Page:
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Cruise Ship Review
CostaVictoria
By
Bernard Soltz

CostaVictoria Eastern Caribbean Cruise February 1997

I sailed on the CostaVictoria on February 2, 1997 for the one week Eastern Caribbean cruise. Several complete reports on the ship's size, construction, facilities, etc. have been written and posted before, so I will not go over that ground again. I want to talk about the highlights and lowlights of the passage and comment on the ship.

Interior Design:

The public rooms are all done in what one would call the Italian design. Modern, arty, and imaginative. Seats are all comfortable and movable. The passageways in the passenger decks are all in a nautical royal blue. The color is quite satisfying, and not at all off-putting, as some have commented. The most interesting public room is forward, the Concord Plaza. This room has a three- story atrium, with a 2-level balcony. I attended three opera performances here, presented using a most ingenious combination of art and technology. There are two, large, rear-projection TV screens built into the bulkheads ( walls) which present video simultaneously for the left- and right-side of the room. The hi-fi system floods the room with flawless sound. The entire performance is controlled by computer. Ambient light is kept low during the performances for optimum viewing. Only a handful of people attended these presentations. What a pity! It must be a well-kept secret. Surely, there were more opera lovers on board.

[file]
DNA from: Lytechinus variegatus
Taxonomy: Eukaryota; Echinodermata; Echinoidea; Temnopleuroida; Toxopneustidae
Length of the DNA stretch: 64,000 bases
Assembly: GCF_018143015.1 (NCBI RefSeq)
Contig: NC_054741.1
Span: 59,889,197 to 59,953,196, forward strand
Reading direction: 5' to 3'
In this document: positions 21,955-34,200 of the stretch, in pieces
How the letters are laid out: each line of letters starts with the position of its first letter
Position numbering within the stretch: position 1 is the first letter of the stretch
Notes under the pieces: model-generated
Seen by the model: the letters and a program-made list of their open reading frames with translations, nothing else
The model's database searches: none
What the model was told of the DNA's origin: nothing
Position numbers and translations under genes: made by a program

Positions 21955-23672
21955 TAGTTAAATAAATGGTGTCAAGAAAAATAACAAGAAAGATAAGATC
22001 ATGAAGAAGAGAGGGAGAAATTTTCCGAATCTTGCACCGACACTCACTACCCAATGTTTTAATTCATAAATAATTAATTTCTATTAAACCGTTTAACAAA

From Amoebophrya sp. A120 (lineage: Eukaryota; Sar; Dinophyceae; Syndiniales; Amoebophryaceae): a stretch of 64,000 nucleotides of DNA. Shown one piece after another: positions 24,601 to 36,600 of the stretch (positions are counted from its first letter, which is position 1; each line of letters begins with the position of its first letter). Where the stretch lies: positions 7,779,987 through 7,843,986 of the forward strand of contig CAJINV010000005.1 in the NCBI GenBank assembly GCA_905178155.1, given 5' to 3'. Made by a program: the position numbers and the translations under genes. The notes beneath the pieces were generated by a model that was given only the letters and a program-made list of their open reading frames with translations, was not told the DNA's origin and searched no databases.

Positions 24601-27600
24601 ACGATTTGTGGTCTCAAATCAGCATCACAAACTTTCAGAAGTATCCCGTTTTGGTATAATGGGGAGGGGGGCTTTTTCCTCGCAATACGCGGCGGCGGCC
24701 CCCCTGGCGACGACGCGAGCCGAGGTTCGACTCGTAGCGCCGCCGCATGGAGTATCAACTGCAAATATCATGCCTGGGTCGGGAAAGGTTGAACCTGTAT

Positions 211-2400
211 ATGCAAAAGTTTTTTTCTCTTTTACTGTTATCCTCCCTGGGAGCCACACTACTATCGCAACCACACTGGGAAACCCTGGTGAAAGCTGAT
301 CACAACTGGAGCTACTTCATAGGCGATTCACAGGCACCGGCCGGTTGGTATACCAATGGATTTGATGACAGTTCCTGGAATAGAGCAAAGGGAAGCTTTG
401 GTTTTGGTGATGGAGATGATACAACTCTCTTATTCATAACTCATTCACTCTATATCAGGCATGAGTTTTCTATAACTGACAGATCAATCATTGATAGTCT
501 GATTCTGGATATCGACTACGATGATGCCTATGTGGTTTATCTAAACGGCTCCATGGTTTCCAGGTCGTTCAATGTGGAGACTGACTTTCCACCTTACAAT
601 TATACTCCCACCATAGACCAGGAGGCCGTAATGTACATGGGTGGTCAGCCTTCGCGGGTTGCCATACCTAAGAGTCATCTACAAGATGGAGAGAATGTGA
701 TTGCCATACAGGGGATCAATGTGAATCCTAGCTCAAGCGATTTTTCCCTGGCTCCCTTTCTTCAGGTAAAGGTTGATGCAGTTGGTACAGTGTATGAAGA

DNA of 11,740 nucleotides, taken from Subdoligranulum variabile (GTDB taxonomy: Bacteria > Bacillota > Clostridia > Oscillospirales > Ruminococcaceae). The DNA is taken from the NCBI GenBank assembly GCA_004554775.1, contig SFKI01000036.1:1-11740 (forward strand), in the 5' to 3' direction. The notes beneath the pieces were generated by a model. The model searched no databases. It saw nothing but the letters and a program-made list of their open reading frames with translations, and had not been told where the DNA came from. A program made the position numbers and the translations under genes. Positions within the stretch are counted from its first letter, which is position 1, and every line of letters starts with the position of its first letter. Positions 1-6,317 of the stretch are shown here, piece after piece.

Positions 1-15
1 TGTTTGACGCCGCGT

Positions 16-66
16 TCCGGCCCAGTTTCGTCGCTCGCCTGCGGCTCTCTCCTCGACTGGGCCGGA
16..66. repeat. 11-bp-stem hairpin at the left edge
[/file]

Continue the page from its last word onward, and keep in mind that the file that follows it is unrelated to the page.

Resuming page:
Cabins:

Yes, these are small, about 150 sq. ft. They were adequate, but offered poor closet space and very tiny bathrooms. How small were they? They were so small that there wasn't enough room to change your mind. I managed, but my wife did not. She fell in to ( not in ) the shower, hurting her coccyx. When I took her to see the ship's doctor, I learned that others had had similar falls, for more or less the same reason as she. This is why form and function, rather than style, should have been considered foremost in the design of the cabins. Some of the arty things in the bathroom, such as the curved sides, could have been eliminated to provide more room.

Cabin service was good, but not as good as we have come to expect on other lines. For some of the services we requested, we were told to call room service or the front desk. A definite no-no.

Showroom: